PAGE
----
|2003||TV Burp||Hayley Cropper||Episode #2.4|
|2009||Coronation Street: Romanian Holiday||DVD||Coronation Street spin-off, released straight to DVD|
|2010||East Street||TV||Coronation Street and EastEnders combined for Children in Need|
|2015||Cucumber||Cleo Whitaker||8 episodes|
|Inside No. 9||Kath Cook||1 episode: "La Couchette"|
|Black Roses: The Killing of Sophie Lancaster||Sylvia Lancaster||1 episode|
|2016||Happy Valley||Amanda Wadsworth||TV||Series 2|
|Moving On||Linda||1 episode: "Taxi for Linda"|
|2017||Broadchurch||Trish Winterman||Series 3|
|2018||Doctor Who||Judy Maddox||Series 11, Episode 7: "Kerblam!"|
|Peterloo||Female reformer||Film||Directed by Mike Leigh|
|2020||The Trouble with Maggie Cole||Jill Wheadon||TV||6 episodes|
|The A Word||Heather|
|The Importance of Being Honest||Andrea||Short film|
|2021||The Pact||Nancy||TV||6 episodes|
Awards and nominationsEdit
|1999||National Television Awards||Most Popular Actress||Coronation Street
as Hayley Cropper
|The British Soap Awards||Best On-Screen Partnership||Won|
|2013||Royal Television Society||Best Performance in a Continuing Drama||Won|
|2014||National Television Awards||Best Serial Drama Performance||Won|
|TRIC Awards||Soap Personality||Nominated|
|The British Soap Awards||Best Actress||Won|
|Best On-Screen Partnership||Won|
|2015||Royal Television Society||Best Female Performance||Black Roses: The Killing of Sophie Lancaster||Won|
|2017||Manchester Theatre Awards||Actress in a Leading Role||Wit||Won|
|2018||British Academy Television Awards||Best Supporting Actress||Broadchurch||Nominated|
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- "Transgender: A History". AlbertaTrans.org. 2007. Archived from the original on 26 October 2008. Retrieved 16 December 2008.
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- Bourne, Dianne (12 June 2014). "Julie Hesmondhalgh all smiles as she films new drama Cucumber in Manchester". Manchester Evening News.
- "Interview with Julie Hesmondhalgh". bbc.co.uk. BBC Press Office. 19 January 2015. Retrieved 4 February 2015.
- "New cast members for Broadchurch 3 announced ahead of filming of the final series". ITV. 12 April 2016.
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- Catastrophe (TV Series 2015–2019) - IMDb, retrieved 18 March 2020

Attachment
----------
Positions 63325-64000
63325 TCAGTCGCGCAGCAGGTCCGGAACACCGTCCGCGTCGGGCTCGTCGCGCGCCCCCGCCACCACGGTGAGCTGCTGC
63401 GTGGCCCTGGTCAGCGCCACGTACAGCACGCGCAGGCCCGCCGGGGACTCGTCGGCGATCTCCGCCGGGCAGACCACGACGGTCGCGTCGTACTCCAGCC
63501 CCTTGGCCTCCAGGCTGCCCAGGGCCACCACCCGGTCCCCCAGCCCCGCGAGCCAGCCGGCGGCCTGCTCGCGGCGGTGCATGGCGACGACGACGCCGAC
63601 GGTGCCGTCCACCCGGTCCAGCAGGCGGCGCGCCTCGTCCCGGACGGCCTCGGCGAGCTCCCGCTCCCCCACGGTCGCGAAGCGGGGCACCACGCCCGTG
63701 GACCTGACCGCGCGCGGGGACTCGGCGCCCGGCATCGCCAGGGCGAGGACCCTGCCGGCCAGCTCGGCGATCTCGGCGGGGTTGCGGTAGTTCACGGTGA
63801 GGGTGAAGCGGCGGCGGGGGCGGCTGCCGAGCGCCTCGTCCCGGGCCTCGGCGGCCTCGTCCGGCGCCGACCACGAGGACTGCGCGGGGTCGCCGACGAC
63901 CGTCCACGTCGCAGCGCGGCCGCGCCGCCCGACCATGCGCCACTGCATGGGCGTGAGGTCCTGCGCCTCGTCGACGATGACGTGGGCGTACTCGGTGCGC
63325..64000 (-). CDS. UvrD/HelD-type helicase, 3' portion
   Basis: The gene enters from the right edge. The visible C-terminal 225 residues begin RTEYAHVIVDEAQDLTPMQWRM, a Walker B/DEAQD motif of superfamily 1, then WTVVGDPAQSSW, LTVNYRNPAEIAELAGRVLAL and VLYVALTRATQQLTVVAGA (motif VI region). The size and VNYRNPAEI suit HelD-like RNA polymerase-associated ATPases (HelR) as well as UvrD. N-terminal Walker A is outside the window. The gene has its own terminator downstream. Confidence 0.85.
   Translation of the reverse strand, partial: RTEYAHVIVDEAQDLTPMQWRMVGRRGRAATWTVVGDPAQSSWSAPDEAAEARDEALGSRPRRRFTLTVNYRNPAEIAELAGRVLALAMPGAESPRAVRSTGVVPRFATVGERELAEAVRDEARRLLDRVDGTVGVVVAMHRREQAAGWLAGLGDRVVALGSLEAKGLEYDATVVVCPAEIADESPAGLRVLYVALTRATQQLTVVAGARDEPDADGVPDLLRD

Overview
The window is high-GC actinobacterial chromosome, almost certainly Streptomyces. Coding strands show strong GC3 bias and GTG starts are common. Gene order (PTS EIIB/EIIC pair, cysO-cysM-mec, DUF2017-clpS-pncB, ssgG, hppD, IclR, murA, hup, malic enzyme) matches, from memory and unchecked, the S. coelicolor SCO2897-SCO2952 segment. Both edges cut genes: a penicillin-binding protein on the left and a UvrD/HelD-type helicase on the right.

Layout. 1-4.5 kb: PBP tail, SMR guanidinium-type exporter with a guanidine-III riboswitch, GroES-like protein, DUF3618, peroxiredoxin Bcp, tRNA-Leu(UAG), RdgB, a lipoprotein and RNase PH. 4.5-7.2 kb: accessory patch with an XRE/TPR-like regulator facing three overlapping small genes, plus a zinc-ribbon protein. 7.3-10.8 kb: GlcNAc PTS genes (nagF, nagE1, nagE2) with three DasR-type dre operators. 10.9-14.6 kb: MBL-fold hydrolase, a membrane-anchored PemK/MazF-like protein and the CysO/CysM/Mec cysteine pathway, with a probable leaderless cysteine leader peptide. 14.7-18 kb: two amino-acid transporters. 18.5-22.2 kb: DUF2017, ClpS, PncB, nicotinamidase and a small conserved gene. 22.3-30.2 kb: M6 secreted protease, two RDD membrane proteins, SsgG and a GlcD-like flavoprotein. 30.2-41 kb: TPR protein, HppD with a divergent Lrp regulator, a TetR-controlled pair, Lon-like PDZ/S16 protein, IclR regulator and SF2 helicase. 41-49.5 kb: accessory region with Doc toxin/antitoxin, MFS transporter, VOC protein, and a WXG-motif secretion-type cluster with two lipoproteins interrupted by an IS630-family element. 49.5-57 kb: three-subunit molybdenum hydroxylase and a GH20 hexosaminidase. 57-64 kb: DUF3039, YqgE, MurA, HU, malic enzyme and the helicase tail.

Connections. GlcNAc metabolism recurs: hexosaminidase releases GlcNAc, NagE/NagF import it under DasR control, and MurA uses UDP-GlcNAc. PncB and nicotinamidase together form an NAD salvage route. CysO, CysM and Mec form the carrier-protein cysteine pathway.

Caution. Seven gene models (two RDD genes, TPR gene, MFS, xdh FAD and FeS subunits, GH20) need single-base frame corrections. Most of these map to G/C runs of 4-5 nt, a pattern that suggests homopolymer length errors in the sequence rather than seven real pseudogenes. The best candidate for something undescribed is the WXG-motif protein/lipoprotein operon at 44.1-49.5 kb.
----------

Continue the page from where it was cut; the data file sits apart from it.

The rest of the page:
- "When is Dawn French's The Trouble with Maggie Cole on TV?". Radio Times. Retrieved 18 March 2020.
- Hesmondhalgh, Julie (10 January 2019). Julie Hesmondhalgh : a working diary. London. ISBN 978-1-350-02569-1. OCLC 1023607207.
- "The Pact release date: Cast, plot and latest news for the BBC drama". Radio Times. 5 May 2021. Retrieved 18 May 2021.
- Nicholson, Rebecca (5 May 2021). "The Pact review – Wales's Big Little Lies will have you on tenterhooks". The Guardian. Retrieved 18 May 2021.
- "Julie Hesmondhalgh". Royal Television Society. 31 August 2017. Retrieved 18 March 2020.
- "Julie Hesmondhalgh to read Lemn Sissay's The Report at the Royal Court". Whats on Stage. 7 April 2017. Retrieved 27 October 2017.
- "The Almighty Sometimes-Content warning & spoiler alert". www.royalexchange.co.uk. Retrieved 19 March 2020.
- Love, Catherine (14 February 2019). "Mother Courage and Her Children review – Julie Hesmondhalgh is the business". The Guardian. ISSN 0261-3077. Retrieved 19 March 2020.
- "Broadchurch actor introduces Jeremy Corbyn at Labour campaign launch – video". The Guardian. 9 May 2017. Retrieved 14 June 2017.
- Hesmondhalgh, Julie (15 August 2015). "Proudly supporting Jeremy Corbyn in the Labour leadership contest". Twitter. Retrieved 15 July 2017.
- Bloom, Dan; Milne, Oliver (9 May 2017). "Corrie star Julie Hesmondhalgh backs Jeremy Corbyn in tub-thumping speech saying he'll make Britain 'give a toss'". Daily Mirror. Retrieved 14 June 2017.
- All Star Mr & Mrs (TV Series 2008– ) - IMDb, retrieved 18 March 2020
- "Trans Media Watch – Supporters". Trans Media Watch. 2011. Retrieved 12 November 2011.
- "500 Acts of Kindness- In conversation with Julie Hesmondhalgh". Nia Fisher. Retrieved 19 March 2020.